Will I be able to obtain permanent residency through deferred action?

Questions continue to be raised about the deferred action program that the federal government recently granted to hundreds of thousands of undocumented youth. In my column from La Opinión This week I continue to answer some of the questions I have received from readers. Here I answer your questions in a general way. Each case is different, so you should consult an attorney for personalized legal advice.

When does the deferred action program go into effect? - Jaime P.

During a presentation before the U.S. House Judiciary Committee, Janet Napolitano, Secretary of the Department of Homeland Security (DHS), announced last week that the procedures for applying for the deferred action program will be released on August 1 and applications for authorization to stay and employment authorization will begin to be accepted for individuals who are not currently detained or in deportation proceedings as of August 15.

Until then, do not send any application because it will be rejected.

For those who are already in deportation proceedings and meet the proper requirements, Immigration and Customs Enforcement (ICE) is already granting deferred action for a period of two years, subject to renewal.

Napolitano also announced that ICE has already granted deferred action to approximately 1,000 individuals.

If a person is about to be removed from the country and believes he or she is eligible for deferred action, he or she should immediately contact the DHS Law Enforcement Support Center at 1-855-448-6903.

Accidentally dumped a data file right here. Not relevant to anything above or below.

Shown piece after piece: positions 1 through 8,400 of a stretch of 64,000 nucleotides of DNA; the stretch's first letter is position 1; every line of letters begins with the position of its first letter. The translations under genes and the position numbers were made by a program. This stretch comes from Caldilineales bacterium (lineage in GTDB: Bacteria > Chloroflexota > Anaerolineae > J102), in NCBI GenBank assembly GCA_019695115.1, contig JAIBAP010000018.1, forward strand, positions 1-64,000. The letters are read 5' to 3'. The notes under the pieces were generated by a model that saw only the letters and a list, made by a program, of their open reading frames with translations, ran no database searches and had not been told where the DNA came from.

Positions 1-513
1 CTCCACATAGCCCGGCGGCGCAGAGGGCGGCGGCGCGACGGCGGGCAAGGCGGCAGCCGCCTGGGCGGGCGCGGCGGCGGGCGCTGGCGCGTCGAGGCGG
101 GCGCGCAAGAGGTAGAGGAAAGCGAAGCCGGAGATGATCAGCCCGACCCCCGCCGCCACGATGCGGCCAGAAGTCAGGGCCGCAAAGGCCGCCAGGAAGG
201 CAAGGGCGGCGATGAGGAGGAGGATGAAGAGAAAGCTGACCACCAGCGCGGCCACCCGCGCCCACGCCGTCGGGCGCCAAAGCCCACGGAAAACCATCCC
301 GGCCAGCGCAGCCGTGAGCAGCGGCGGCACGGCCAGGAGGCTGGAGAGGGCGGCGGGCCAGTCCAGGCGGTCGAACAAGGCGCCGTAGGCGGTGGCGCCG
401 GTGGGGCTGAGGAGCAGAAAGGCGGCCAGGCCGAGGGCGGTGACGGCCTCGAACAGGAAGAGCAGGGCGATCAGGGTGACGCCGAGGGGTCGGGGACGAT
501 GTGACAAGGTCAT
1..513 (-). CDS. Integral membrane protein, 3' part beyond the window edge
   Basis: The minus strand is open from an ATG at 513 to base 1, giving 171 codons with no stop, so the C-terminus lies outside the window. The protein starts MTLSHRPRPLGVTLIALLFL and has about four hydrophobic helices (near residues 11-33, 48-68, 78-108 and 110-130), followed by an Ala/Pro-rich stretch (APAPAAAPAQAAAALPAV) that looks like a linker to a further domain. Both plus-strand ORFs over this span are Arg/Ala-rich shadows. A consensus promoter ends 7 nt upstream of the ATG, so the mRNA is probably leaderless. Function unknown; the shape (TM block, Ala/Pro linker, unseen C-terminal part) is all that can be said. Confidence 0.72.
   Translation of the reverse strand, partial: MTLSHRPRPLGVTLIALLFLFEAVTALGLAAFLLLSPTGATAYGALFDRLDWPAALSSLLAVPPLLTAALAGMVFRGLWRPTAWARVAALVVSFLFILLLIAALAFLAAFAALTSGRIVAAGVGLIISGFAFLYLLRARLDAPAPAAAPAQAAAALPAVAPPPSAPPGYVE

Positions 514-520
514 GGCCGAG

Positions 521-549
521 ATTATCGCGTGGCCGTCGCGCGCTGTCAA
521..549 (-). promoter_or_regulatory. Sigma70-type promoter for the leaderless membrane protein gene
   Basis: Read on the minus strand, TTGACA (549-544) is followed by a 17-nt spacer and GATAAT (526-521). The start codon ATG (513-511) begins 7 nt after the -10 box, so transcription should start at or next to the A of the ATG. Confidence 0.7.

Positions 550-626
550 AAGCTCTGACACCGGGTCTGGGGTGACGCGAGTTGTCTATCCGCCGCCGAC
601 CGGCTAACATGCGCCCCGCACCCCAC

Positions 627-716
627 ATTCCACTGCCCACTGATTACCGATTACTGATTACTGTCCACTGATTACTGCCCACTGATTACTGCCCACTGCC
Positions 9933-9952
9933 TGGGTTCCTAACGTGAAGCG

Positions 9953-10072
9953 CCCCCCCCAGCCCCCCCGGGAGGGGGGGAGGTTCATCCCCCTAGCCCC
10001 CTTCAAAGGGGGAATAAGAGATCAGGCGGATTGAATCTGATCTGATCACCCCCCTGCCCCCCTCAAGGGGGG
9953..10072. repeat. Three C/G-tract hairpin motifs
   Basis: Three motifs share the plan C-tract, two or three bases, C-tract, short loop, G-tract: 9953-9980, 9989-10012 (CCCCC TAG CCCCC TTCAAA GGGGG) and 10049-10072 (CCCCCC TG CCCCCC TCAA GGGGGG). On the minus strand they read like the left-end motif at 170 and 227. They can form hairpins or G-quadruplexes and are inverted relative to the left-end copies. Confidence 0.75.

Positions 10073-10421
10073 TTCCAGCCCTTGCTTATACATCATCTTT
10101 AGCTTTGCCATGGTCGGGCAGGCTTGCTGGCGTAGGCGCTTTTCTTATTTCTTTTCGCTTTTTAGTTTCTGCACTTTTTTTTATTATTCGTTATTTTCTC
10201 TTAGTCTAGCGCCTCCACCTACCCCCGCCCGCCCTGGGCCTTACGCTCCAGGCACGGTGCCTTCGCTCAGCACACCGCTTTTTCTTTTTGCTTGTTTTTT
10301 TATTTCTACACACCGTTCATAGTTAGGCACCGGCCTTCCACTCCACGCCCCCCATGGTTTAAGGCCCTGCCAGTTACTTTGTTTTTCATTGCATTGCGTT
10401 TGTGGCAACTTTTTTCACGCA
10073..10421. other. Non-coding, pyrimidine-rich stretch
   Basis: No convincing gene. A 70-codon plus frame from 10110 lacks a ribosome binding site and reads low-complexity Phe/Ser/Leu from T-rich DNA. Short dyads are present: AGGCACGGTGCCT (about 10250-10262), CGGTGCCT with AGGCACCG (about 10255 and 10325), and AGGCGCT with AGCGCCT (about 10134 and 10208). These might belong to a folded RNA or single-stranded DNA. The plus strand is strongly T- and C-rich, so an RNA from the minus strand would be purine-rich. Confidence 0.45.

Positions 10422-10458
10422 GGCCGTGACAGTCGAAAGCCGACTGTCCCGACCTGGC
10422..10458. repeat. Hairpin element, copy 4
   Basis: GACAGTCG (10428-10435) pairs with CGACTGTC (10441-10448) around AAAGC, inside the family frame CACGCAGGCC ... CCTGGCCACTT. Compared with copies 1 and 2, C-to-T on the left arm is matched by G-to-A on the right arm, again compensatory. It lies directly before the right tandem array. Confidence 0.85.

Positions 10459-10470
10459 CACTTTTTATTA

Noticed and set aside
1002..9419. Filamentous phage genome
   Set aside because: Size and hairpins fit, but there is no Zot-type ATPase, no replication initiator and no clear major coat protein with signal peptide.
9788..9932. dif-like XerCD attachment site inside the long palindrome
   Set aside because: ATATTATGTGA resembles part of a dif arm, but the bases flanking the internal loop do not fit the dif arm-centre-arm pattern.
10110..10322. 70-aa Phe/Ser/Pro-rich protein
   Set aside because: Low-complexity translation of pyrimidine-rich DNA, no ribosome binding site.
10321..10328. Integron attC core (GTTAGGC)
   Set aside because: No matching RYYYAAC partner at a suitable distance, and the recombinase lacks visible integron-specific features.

The office is open 24 hours a day, every day of the week.

In addition, you can call the ICE Office of the Public Advocate for assistance at 1-888-351-4024. They are open Monday through Friday from 9:00 am to 5:00 pm. You can also email them at EROPublicAdvocate@ice.dhs.gov.

Will I be able to obtain permanent residency through deferred action? - Lidia L.

Deferred action is not permanent residency nor does it lead to citizenship. Only the U.S. Congress can grant these rights.

I had problems with the law in the past, will I be investigated by the federal government when I apply for deferred action? - Victor C.

All applicants will be required to provide fingerprints for a criminal background check. If you have a criminal record, consult with an immigration attorney before beginning the process.